Skip to content

Marina buildings sent back to developer for minor changes

Victoria city council delays meeting to avoid lawsuit over development permit

The look of two commercial buildings planned to flank the proposed marina along the Westsong Walkway have been sent back to the drawing board for minor changes.

The buildings proposed alongside the Victoria International Marina will contain a restaurant, coffee shop, marine retail store and a service centre for the marina. They have been designed to resemble ships, with a metal and glass exterior, and decorative mast and cable features.

The decorative elements took things one step too far for city council.

“The building design is a bit too nautical,” said Mayor Dean Fortin. “It would age and tire very quickly.”

On Thursday, a room full of people waited in council chambers for the meeting to start for one full hour, while council discussed the legalities of the issue behind closed doors.

The development permits sought are completely independent of the marina, Fortin stressed, after apologizing for the delay. Council only has the right to consider the form and character of the proposal, but not the merit of the buildings themselves, he explained.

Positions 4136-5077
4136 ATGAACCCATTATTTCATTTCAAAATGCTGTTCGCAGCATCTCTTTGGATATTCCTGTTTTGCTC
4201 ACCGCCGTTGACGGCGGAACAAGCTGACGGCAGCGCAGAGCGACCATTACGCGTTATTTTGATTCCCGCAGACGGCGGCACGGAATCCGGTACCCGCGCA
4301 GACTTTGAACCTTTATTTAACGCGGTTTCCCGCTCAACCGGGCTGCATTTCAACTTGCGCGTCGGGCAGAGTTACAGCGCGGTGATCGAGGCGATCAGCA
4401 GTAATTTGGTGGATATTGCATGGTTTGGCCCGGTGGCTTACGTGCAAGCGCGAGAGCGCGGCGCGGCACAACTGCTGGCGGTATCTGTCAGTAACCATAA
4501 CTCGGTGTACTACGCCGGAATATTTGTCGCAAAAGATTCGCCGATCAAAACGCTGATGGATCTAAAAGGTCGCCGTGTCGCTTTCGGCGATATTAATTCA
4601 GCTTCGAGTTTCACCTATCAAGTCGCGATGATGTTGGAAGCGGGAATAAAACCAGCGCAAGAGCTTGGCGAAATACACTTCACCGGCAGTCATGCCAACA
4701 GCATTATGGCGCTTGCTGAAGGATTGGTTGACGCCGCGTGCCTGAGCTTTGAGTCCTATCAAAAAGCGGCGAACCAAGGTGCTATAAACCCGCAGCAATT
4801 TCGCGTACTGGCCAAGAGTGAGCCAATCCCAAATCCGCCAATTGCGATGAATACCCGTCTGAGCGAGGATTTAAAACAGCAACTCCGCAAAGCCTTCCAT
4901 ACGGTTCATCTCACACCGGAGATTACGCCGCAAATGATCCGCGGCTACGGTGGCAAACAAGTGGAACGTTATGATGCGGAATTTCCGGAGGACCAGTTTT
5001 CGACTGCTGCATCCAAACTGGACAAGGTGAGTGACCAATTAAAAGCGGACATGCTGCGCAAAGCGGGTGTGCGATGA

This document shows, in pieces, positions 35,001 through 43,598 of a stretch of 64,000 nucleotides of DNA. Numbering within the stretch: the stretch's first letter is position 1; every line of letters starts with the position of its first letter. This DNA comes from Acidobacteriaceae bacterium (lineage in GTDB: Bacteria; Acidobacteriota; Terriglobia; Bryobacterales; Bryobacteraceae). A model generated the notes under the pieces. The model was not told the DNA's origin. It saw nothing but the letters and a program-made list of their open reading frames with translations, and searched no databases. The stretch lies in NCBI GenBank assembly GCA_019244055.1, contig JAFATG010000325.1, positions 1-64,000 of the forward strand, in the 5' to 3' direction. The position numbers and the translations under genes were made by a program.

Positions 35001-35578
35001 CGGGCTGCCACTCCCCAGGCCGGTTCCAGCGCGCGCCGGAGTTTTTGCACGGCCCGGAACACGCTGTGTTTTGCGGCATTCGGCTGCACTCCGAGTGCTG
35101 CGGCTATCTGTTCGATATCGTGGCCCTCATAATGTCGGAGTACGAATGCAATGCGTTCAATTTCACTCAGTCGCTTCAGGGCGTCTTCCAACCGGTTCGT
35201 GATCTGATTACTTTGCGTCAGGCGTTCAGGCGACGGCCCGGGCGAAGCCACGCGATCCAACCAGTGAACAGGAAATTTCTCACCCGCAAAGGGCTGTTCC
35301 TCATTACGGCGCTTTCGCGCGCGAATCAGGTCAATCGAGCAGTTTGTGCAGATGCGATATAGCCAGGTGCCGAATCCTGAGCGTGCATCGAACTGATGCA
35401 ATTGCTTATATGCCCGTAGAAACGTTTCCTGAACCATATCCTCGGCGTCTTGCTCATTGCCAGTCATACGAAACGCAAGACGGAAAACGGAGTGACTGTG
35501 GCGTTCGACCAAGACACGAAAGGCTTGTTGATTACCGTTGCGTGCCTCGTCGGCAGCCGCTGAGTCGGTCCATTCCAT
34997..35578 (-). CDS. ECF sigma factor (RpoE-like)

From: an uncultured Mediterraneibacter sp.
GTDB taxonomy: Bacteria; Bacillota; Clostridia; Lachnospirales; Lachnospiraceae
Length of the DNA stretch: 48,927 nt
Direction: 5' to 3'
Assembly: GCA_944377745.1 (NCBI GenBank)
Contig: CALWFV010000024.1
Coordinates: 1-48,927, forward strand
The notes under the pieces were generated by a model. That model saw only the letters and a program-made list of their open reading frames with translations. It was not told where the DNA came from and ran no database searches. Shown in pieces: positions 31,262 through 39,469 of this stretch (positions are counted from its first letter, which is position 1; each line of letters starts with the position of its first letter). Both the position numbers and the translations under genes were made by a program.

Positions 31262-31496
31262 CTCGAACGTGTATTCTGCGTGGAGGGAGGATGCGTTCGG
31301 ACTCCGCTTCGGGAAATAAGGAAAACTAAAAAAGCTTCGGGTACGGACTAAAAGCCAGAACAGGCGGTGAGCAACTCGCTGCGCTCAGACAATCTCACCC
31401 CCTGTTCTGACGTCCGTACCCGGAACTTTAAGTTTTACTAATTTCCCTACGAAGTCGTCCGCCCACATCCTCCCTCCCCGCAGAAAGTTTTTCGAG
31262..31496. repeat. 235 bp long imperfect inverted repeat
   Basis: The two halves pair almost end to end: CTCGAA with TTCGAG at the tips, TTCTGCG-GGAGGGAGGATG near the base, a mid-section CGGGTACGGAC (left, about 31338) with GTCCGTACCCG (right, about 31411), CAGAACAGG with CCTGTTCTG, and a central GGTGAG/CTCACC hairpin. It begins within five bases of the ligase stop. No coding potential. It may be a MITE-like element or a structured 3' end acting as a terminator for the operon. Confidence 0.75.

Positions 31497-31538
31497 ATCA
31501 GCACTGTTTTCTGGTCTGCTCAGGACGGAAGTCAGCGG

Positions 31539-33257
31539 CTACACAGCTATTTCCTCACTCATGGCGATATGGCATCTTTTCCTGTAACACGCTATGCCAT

These points were emphasized during the closed-door meeting.

“You just want to make sure you’re doing it right,” Fortin said.

Last year, council had its hand slapped for overstepping its authority when it denied a development permit application. A developer successfully sued the city for considering issues beyond the simple form and character of his proposal, which fit within the area zoning.

Parking for the marina buildings also sparked concern.

While there is adequate underground parking under the Royal Quays condo, city council wanted assurance that access would never be obstructed for customers of the commercial building.

Members of the condo strata deny there is any agreement allowing parking access, while the proponent says there is, said Coun. Marianne Alto, the liaison for Vic West.

“Clearly in the face of two completely different positions, it would be impossible to rely on one or the other,” she said.

Parking has been an ongoing problem in the area.

“There is already frustration on the part of residents around folks that are street parking who may or may not live in the neighbourhood, who park and then walk downtown,” Alto said.


The facts

The proposal includes two commercial buildings, to be primarily located on piles over the water. They feature a paddle-boat portal underneath, allowing paddlers to pass by the marina near the shore at high and low tide.

The first building, at 1 Cooperage Pl., is 6,724 square feet. The second building, at 2 Paul Kane Pl. is slightly larger.

Both are one storey in height, and include a public walkway around the buildings, connecting with the Westsong Walkway.